He was also not in favour of the differential reward system since to him, had little motivational impact. His new idea on reward system was as follows:
Every worker who completed a day‟s assigned workload was to be given a 50-cent bonus. The next reward system was a bonus for each worker who accomplished the set standard and additional bonus if all the workers collectively achieve the standard. To Gantt this reward system would spur supervisors on to train their workers to work hard and earn more.
Contributions/benefits from scientific management
Scientific approach to doing things leads to general improvement in working conditions.
Scientific improvement in working methods leads to increased in productivity all other things being equal.
It enables workers to be paid by results and to take advantage of packages.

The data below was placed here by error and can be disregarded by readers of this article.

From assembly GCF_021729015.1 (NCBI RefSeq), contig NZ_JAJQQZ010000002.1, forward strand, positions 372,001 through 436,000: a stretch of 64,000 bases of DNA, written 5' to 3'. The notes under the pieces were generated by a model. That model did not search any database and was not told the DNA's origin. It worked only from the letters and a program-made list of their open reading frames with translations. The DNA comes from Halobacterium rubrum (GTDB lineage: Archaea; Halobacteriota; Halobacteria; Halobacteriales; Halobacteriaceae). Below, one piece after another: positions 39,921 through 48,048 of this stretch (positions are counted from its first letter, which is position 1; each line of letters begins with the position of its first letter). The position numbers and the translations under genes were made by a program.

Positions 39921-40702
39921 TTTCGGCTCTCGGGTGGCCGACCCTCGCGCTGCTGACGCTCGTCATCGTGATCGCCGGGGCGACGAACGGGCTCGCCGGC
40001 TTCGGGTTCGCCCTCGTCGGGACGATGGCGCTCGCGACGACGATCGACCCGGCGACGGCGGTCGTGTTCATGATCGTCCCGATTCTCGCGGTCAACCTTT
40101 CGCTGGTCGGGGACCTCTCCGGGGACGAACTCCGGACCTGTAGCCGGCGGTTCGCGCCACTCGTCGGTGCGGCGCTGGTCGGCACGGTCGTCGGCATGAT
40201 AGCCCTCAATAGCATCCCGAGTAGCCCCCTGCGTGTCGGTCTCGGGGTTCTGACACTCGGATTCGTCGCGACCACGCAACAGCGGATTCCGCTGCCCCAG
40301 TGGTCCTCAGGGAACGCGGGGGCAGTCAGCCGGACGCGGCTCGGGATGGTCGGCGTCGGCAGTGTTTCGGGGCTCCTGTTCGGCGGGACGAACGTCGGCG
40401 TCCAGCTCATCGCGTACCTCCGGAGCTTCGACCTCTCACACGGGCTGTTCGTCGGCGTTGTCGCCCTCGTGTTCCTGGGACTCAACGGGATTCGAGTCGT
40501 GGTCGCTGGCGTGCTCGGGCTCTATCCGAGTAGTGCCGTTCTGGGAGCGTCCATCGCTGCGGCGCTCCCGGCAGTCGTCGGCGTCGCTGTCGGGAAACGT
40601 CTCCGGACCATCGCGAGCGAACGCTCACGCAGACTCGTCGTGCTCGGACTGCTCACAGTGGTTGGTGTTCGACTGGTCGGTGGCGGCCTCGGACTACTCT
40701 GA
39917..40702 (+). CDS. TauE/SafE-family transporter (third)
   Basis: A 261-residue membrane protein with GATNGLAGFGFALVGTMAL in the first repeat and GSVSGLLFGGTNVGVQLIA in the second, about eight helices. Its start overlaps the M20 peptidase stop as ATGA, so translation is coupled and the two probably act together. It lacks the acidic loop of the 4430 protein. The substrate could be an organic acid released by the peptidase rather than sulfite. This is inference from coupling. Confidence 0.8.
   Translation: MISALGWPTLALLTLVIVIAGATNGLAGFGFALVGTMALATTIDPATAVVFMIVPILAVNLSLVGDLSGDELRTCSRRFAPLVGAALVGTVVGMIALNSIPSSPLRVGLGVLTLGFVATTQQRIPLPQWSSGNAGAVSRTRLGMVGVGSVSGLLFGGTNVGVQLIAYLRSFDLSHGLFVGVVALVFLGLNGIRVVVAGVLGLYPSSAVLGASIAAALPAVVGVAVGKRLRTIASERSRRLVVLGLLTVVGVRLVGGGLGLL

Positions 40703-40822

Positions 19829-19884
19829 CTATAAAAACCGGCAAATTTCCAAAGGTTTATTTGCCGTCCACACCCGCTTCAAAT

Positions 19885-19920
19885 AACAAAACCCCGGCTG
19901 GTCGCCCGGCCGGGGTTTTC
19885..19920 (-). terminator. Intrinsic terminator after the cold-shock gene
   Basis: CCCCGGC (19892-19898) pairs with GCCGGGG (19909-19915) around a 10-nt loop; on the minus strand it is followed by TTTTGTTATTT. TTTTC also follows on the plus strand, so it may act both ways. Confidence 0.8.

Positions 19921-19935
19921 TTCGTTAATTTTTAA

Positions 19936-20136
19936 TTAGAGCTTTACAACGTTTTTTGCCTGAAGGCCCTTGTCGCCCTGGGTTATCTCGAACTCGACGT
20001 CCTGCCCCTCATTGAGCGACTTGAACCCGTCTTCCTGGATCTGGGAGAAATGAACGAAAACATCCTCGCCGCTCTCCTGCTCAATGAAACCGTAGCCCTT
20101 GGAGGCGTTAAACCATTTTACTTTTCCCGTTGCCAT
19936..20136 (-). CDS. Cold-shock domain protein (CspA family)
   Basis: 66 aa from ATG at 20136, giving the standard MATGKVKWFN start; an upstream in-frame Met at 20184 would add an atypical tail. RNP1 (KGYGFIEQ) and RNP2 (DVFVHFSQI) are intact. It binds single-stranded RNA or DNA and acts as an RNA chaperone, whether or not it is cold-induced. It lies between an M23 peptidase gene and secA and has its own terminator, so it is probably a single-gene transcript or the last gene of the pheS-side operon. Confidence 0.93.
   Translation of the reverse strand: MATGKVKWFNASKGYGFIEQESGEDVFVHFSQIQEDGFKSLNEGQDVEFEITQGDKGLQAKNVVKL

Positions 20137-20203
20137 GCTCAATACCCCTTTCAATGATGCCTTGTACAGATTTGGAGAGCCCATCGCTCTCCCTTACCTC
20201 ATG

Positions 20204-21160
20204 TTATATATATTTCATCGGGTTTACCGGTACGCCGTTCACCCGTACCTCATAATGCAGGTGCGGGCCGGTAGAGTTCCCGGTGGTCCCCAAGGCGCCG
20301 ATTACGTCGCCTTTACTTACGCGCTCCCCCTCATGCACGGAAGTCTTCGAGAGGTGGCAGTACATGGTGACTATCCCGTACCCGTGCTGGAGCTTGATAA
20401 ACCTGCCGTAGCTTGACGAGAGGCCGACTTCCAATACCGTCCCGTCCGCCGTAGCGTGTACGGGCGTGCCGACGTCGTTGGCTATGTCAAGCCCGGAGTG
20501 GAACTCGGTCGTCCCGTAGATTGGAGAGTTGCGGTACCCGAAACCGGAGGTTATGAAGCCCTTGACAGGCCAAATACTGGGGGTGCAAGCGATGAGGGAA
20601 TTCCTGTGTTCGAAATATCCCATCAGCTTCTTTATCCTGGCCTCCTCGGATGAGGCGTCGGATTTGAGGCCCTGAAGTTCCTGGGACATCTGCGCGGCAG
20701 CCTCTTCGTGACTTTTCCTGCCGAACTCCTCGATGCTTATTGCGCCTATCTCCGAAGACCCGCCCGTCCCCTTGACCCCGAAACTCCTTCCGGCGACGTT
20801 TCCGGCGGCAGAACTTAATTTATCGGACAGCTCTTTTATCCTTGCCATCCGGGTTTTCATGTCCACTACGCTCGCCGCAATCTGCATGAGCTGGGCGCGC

The scientific approach to management enable managers to adopt a more positive role in leadership styles at the shop floor level in particular.
It was the basis and the foundation for advanced studies [motion study]
It created orderliness through a well-designed organizational structure.
It reduced putting square pegs in round holes since workers were carefully selected based on their abilities to do a particular work.
It emphasized the importance of training and development of employees to enhance their productive efficiency.
It provided supervisors with the necessary support to make them more effective
Limitations/drawbacks of the scientific management
Workers resented Taylor‟s position expressing anxiety that working faster or harder will exhaust work and may lead to redundancy and consequently lay-offs.
The faster work rate which implied speed up was criticized since it exerted pressure on the work force to achieve a set standard to qualify for an incentive package.
Scientific management had little regard for human feelings and sentiments. The emphasis was too much on hard work and increased productivity.
Greater emphasis on productivity and profitability made the manager to exploit the worker and the buyer of his products.
The worker was made a rigid adherent to methods and procedures to the detriment of discretion and initiative.
It narrowed motivation to bonus system of incentive to the neglect of other methods of motivation such as respect for human rights.